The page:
Standard risk assessment practice is far different: Such factors would normally be applied to a value called the “No Observable Adverse Effect Level,” or NOAEL. That is the dose at which no effect of a chemical exposure is observed. It doesn’t take a risk assessor to recognize that the dose at which no effect is seen is going to typically be far, far lower than the dose that outright kills half of the exposed subjects. In some cases, a NOAEL is not available, in which case a value called the “Lowest Observable Adverse Effect Level,” or LOAEL is used instead. That is the lowest dose at which an effect is seen in a study. While that dose is clearly going to be higher than the NOAEL, it will again likely be far lower than an LD50. Even so, substituting the LOAEL for the NOAEL will often be compensated for by applying an additional uncertainty factor. In the present case, then, officials have started with the wrong starting risk value, one that is far higher than they should have used. No doubt they did so because the values they should have used – the NOAEL or the LOAEL are not available for this chemical. But that’s no excuse for not compensating for this major problem, at the very least through application of an additional large uncertainty factor.
Second, it was assumed without basis that any non-lethal effects of this chemical would occur at doses that were at most 8.25-fold lower than the lethal dose that would kill 50% of exposed subjects.
This assumption can only have been pulled out of thin air. Put aside the convenience of selecting a factor that allowed a nice round number of 1 ppm to be set as the safe level. On what possible basis could it be assumed that the dose of the chemical that would, for example, be moderately toxic even in the short term to the liver or kidney, be only about one-eighth the dose that would kill someone outright in just 24 hours? Many health effects of chemicals occur at doses that are orders of magnitude lower than the lethal dose. So let’s step back and examine this 1 ppm level from another angle. The calculations would suggest that an adult who weighs 220 pounds (100 kilograms) would need to receive a dose of 100 milligrams of the chemical to suffer effects (that would be 100 milligrams per 100 kilograms of body weight, the same as 1 milligram per kilogram of body weight). To get that dose, an individual would have to consume 100 liters of water contaminated at the 1 ppm level (that’s because 1 ppm in water equals 1 milligram per liter). While 100 liters may sound like a lot, remember that officials are saying this is the safe level for ongoing consumption of the water. That level of consumption could be reached by drinking just 5 liters per day for 20 days. It also must be noted that exposure can occur not just through drinking water or using it to prepare food. Bathing or showering in such water would also add to the total exposure.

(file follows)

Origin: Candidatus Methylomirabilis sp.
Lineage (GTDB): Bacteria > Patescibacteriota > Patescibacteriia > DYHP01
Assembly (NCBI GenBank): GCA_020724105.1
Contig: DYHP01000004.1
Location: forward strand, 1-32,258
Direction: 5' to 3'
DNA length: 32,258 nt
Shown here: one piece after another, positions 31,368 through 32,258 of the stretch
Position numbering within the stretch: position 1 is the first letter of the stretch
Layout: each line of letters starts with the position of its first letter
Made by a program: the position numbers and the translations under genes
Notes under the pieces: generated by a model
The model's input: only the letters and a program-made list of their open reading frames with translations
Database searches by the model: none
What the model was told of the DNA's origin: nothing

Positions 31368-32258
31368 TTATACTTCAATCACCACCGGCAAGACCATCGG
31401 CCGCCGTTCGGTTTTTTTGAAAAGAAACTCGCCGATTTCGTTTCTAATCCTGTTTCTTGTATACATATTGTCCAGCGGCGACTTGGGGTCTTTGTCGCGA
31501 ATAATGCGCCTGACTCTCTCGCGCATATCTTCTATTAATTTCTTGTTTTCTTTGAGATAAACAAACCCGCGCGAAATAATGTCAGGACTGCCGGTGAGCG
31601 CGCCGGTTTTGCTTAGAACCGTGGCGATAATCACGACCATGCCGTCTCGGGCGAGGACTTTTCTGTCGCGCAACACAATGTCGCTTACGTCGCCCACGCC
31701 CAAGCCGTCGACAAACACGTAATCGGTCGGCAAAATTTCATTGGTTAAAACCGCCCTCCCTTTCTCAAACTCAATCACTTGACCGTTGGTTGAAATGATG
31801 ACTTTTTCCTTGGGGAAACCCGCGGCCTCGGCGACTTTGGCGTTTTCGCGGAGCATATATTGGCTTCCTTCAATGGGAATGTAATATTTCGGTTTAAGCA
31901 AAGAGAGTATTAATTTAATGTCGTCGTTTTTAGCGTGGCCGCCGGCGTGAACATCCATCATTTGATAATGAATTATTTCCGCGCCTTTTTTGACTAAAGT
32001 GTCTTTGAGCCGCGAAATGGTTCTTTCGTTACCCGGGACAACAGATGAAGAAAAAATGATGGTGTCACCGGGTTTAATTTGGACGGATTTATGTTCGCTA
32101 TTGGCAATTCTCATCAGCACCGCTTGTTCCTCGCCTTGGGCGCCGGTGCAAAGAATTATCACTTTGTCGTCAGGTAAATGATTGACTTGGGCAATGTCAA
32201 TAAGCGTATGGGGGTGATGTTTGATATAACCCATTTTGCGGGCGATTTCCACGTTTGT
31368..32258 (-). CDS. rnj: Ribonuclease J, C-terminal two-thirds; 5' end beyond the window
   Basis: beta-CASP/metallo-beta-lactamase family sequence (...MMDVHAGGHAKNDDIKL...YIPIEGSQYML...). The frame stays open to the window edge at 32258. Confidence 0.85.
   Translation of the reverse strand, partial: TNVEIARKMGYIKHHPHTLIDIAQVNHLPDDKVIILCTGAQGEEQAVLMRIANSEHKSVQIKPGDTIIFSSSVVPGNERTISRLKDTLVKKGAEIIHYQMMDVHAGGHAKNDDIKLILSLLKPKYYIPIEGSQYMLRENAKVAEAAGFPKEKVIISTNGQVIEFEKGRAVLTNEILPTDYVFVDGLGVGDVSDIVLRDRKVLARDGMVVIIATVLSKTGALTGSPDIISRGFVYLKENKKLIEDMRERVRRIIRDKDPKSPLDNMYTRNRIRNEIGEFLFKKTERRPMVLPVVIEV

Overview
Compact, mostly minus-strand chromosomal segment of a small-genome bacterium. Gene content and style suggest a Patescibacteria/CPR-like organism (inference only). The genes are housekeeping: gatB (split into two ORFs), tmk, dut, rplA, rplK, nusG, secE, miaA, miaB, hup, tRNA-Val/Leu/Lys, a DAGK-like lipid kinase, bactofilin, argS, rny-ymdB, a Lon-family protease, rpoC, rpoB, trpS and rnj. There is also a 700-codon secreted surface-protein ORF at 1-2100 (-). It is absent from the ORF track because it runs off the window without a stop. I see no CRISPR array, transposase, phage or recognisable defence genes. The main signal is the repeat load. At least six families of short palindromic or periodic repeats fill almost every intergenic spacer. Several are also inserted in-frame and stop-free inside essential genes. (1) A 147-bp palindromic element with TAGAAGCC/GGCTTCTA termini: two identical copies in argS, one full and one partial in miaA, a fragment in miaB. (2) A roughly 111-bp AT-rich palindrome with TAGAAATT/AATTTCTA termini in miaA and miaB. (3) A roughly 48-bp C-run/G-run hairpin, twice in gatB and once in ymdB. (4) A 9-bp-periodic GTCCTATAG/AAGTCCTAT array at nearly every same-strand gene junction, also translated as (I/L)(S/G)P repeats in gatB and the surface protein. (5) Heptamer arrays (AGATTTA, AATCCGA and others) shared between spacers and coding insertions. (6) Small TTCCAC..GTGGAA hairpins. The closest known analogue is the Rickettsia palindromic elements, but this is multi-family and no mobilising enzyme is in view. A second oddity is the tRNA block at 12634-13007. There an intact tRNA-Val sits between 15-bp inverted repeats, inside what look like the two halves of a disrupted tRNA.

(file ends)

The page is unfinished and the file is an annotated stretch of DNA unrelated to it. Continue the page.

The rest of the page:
What about chronic health effects?
Last and certainly not least, none of this math adequately accounts for the concern that long-term exposure to chemicals may cause chronic health effects, not just the acute (short-term) toxicity – in this case, lethality – that the Eastman rat oral toxicity study considered and on which all the calculations are based. Nor does the math account for how the chemical behaves in people – does it accumulate? Break down rapidly? Leave byproducts that are more or less toxic? Here again, the basic health data that could be used to answer such questions do not exist.
Now, let me be clear. I am not saying that the level of 1 ppm is unsafe. I am saying that we have no way of knowing whether or not it is safe. The data needed to make that assessment simply do not exist for this chemical. And that distressing reality is in no small part due to the failings of our nation’s chemical safety law, the Toxic Substances Control Act (TSCA) – which was the subject of my first blog post on this unfolding crisis.